Unlock the Past Cruise March 2011 - Day Six
I apologise to all my fans that I did not manage to write this blog on either Friday or Saturday. Friday I could not arrange to have a computer, and Saturday I did not have access to one until I finally arrived at home at 8pm, at which point I wasn't particularly interested in writing a blog.
Friday was a very busy day - between the ship's program and conference program time was limited. It began at 8am with a talk. Die-hard genies dragged themselves out of bed though I did notice a drop in numbers. Cora Num spoke first on 'Locating shipping and immigration records'. The first key to research begins, as always, with family stories and information/documents, and these records are no different. An estimated year of arrival is extemely useful as well, if you can figure this out. Once the preliminaries had been explained, Cora then went into sources such as www.theshipslist.com, Trove, National Archives of Australia (passenger arrivals index), www.ancestorsonboard.com, Passenger Arrivals in WA cd (produced by Western Australia Genealogical Society - WAGS), and many many more. I am sure the list can be found on her website, www.coraweb.com.au. Cora's talk was very informative for those who are just delving into this area of research, and I found it worthy of dragging my tired self away from my rather comfortable bed.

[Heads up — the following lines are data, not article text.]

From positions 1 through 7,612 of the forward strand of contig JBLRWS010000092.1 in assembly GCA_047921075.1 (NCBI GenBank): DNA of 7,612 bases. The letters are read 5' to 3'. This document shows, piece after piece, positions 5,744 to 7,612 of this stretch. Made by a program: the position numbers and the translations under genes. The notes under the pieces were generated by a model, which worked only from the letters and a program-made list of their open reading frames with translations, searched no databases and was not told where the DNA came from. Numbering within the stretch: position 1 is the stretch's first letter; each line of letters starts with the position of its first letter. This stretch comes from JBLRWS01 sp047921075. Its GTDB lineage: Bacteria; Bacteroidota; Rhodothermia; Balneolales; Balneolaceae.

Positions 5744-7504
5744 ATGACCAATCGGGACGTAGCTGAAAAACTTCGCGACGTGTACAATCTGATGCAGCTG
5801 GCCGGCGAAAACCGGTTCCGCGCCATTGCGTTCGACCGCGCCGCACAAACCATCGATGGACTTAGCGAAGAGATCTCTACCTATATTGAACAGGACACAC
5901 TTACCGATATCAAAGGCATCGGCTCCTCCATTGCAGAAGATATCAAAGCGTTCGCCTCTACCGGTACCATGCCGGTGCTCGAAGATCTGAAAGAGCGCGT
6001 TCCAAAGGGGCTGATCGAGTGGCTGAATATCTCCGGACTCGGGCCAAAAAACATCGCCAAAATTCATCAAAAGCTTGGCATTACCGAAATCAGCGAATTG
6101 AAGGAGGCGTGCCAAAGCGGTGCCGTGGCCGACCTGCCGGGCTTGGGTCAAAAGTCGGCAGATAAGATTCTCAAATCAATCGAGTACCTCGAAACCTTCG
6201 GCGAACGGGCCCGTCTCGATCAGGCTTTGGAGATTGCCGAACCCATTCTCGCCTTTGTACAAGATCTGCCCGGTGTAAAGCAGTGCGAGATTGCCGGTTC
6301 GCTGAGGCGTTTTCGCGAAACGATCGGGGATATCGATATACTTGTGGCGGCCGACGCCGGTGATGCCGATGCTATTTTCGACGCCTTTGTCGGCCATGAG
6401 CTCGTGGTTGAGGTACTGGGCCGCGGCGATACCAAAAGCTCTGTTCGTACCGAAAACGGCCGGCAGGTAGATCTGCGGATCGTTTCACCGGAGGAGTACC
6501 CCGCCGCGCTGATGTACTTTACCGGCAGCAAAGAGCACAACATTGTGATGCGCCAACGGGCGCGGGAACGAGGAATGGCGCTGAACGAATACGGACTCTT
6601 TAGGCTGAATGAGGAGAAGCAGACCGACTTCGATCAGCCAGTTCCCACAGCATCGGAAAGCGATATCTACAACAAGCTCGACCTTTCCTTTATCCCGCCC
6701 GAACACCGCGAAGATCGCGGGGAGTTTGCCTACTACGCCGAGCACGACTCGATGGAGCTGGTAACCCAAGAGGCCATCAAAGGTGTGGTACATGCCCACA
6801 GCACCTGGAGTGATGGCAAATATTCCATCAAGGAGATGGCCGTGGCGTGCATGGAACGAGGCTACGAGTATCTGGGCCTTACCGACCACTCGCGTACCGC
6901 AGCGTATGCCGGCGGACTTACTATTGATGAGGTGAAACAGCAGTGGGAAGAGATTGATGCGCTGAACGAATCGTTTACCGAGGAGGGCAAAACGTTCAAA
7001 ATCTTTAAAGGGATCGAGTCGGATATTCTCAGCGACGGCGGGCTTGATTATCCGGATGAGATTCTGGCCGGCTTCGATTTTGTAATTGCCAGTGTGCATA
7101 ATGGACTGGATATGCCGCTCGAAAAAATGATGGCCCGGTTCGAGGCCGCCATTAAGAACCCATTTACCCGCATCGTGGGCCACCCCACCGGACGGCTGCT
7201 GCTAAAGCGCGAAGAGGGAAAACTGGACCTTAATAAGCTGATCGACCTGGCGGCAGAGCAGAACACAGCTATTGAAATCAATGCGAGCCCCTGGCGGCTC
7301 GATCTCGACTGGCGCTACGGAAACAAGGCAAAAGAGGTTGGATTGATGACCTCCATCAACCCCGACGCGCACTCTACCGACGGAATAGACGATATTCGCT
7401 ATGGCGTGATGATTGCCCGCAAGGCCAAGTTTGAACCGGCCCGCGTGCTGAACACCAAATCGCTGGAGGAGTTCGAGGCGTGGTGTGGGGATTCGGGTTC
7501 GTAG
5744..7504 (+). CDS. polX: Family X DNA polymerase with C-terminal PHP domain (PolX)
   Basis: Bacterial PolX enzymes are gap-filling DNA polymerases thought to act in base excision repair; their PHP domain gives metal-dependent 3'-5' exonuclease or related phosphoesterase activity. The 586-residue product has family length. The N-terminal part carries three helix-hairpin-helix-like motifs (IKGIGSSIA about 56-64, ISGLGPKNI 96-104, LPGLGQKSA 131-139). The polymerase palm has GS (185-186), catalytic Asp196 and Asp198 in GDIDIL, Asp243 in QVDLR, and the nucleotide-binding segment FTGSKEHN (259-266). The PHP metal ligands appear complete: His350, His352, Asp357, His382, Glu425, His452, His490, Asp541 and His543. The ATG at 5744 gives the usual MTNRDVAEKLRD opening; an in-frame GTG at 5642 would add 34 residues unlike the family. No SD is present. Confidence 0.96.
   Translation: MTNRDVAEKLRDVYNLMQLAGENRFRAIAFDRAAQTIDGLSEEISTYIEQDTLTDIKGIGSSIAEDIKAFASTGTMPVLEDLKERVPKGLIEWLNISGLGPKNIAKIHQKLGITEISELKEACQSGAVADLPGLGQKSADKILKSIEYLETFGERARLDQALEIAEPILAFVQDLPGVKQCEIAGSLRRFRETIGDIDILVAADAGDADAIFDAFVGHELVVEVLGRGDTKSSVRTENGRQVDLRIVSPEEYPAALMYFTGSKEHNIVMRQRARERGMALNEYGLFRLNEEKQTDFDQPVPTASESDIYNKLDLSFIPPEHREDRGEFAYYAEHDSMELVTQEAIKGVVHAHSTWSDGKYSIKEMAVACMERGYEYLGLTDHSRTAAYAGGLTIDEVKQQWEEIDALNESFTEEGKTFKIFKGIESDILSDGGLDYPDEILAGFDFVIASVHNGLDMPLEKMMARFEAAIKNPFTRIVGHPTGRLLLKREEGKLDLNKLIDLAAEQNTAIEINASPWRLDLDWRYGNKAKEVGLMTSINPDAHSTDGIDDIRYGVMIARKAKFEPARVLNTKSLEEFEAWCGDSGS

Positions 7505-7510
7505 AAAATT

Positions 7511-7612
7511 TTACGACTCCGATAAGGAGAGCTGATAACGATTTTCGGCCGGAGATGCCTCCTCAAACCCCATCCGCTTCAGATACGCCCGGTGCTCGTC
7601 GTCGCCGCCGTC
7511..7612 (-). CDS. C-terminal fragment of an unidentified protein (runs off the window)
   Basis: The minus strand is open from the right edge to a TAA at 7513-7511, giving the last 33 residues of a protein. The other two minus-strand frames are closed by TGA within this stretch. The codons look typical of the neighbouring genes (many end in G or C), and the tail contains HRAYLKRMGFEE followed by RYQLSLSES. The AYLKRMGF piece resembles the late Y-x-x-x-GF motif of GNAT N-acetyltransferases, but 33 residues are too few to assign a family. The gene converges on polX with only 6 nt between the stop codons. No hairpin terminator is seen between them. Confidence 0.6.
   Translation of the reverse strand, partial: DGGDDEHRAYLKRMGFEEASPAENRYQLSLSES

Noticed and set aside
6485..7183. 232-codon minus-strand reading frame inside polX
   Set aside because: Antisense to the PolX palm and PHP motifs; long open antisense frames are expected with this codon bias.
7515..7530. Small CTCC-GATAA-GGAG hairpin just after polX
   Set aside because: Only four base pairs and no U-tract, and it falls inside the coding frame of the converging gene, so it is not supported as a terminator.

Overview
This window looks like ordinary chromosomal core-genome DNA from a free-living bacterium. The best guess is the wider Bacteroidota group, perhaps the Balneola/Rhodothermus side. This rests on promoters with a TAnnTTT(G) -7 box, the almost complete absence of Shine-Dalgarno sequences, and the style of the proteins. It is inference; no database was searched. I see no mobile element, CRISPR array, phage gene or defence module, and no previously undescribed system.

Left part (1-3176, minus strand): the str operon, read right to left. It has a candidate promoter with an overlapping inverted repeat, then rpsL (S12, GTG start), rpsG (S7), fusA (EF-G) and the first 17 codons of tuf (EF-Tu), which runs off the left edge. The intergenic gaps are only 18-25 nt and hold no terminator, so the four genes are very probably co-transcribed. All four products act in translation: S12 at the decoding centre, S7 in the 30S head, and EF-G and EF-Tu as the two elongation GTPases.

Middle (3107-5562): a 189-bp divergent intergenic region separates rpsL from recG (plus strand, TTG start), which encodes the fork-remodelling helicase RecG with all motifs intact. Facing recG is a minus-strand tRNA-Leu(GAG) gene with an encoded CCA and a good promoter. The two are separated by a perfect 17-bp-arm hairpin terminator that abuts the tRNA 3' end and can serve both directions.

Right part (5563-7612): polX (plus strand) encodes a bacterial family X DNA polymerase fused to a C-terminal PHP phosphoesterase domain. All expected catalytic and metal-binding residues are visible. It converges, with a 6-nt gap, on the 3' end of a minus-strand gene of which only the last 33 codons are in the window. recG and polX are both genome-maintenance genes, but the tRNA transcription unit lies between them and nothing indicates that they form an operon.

Both Cora and the next speaker, Shauna Hicks, spoke well and made good use of PowerPoint. Shauna spoke on 'Family history on the cheap', and this talk was open to the entire ship. I have heard this talk before but this time the content fought its way through my now weakening 'not-interested-in-family-history' defences and I listened with particular interest. Most of the talk is in her book by the same title, published by Unlock the Past and available through Gould Genealogy and History, however a good summary of her points is: